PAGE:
At a Distance

Then God said to Moses, “Come up to the LORD, you and Aaron, Nadab, and Abihu, and seventy of the elders of Israel, and worship at a distance. Moses alone shall come near the LORD; but the others shall not come near, and the people shall not come up with him.” – Exodus 24:1-2 (NRSV)

The covenant is signed, sealed, delivered. The laws are outlined. The holy days are marked for observance. It has been a long journey to this point, but finally the ancient Israelites can celebrate the arrival of a new post-Egypt community normal.

To commemorate the moment, God invites the elders to worship at a distance.

At a distance.

After all they’ve been through.

After all their struggles. All their laments. All their longings. After the miraculous highs – crossing the sea, gathering bread from heaven, following a blazing fire. After the horrid lows – searching for fresh water, battling with other tribes, leaving behind their buried dead. After all of it, God invites the people to worship at a distance.

You would think the shared trials and triumphs would produce intimacy between God and the people. But no. “Keep your worship over there, please. Don’t come any closer.”

Always at a distance.

To be sure, God socially distances for the people’s own good – it’s not like one just runs up and hugs God without expecting to be seriously burned by holiness – but the wisdom of distance doesn’t erase the people’s desire for nearness. And touch. And comfort. Not just a pillar of fire to watch but a small bit of flame to keep warm. Not just a cloud to follow but a hand to hold.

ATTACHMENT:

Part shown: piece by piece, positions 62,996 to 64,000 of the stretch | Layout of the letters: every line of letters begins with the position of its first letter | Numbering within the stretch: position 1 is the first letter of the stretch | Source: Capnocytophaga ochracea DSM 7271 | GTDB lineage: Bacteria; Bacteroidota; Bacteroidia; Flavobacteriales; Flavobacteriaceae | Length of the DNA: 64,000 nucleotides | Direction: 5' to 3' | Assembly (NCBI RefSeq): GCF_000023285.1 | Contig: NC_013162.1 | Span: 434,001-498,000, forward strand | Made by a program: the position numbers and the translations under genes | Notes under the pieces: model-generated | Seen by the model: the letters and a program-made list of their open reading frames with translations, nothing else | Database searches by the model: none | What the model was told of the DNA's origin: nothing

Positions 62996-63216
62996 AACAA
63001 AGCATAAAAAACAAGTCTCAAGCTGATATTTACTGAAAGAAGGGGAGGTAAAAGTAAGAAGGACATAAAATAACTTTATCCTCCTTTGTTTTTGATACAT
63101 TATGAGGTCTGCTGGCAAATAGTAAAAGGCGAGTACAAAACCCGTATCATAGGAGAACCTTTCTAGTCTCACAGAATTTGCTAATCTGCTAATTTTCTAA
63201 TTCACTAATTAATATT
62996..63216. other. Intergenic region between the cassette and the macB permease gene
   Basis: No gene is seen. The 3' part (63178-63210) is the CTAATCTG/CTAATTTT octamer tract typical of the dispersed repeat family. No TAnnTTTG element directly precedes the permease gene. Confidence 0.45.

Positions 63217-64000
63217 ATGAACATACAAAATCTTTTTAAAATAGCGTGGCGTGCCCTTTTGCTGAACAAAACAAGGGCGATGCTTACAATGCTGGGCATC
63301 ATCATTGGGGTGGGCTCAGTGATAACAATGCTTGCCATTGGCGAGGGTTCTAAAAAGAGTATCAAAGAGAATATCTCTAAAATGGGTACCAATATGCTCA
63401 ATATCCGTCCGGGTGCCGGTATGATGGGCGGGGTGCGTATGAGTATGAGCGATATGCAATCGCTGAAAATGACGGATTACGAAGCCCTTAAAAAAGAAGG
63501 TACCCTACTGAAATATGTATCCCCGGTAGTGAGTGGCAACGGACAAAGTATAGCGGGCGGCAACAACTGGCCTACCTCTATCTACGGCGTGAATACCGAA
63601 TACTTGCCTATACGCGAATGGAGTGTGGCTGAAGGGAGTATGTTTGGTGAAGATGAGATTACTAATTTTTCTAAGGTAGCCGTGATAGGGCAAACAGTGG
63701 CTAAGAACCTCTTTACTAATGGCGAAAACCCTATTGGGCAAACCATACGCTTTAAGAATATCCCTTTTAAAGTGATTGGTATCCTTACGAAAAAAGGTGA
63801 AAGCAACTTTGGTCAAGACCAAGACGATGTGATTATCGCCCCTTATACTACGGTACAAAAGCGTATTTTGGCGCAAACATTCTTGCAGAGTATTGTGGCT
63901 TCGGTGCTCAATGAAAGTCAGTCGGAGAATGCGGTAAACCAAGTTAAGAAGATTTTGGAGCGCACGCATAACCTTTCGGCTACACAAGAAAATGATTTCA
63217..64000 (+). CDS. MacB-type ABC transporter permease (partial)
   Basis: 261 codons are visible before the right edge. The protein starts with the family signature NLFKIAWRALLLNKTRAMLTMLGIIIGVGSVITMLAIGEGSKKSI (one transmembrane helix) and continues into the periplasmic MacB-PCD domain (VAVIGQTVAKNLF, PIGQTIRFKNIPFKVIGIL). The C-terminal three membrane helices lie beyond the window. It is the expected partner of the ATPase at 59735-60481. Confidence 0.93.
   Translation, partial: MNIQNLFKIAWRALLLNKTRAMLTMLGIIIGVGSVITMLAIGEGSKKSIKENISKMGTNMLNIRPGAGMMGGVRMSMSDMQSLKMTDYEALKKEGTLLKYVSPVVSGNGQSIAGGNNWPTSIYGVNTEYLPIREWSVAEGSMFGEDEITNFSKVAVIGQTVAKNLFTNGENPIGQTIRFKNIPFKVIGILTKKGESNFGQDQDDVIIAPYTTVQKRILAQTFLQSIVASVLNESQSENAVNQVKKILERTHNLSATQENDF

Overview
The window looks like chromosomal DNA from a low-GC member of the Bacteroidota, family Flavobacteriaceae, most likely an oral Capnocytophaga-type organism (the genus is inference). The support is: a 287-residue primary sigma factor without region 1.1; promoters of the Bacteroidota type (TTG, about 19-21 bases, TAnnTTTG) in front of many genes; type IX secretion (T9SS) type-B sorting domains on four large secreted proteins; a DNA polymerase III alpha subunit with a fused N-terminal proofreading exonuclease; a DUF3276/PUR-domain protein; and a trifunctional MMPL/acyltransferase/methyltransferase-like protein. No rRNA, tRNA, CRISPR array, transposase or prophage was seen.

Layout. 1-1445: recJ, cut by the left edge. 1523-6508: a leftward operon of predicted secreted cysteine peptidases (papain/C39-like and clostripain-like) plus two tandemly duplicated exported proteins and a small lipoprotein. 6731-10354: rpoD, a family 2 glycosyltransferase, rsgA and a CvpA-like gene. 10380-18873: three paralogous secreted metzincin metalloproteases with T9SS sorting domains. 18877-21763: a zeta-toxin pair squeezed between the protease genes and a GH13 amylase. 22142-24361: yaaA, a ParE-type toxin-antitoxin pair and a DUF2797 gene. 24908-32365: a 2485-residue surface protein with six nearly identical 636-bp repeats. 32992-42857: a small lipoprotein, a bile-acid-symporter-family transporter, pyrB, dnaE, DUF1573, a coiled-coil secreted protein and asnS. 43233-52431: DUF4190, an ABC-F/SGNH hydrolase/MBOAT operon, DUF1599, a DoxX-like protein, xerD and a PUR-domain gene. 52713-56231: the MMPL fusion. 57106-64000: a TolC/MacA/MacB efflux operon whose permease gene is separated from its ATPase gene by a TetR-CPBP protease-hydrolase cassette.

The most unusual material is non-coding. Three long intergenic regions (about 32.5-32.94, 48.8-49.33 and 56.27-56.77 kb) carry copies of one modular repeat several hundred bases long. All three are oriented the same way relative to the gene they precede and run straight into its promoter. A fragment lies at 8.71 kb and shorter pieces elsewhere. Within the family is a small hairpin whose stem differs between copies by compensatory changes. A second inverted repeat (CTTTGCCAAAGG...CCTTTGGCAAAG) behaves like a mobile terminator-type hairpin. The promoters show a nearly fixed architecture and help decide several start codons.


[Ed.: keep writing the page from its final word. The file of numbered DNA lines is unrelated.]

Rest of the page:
But God is clear: “Keep your distance.”

So while Moses gets to go closer to God to receive instructions on a few carpentry projects, sewing assignments, and liturgical practices – seven chapters’ worth of crafting details – the people’s longing for God’s nearness demonstrates itself in the (understandable) golden calf fiasco.

God, I would melt all my jewelry into an idol if I thought it would bridge the distance between us. I would chase clouds forever if I just had a hand to hold. Don’t leave me lonely, despite the distance.

dd-hackenberg.jpgAbout the Author
Rachel Hackenberg serves on the national staff for the United Church of Christ. She is the author of Writing to God and the co-author of Denial Is My Spiritual Practice, among other titles. Her blog is Faith and Water.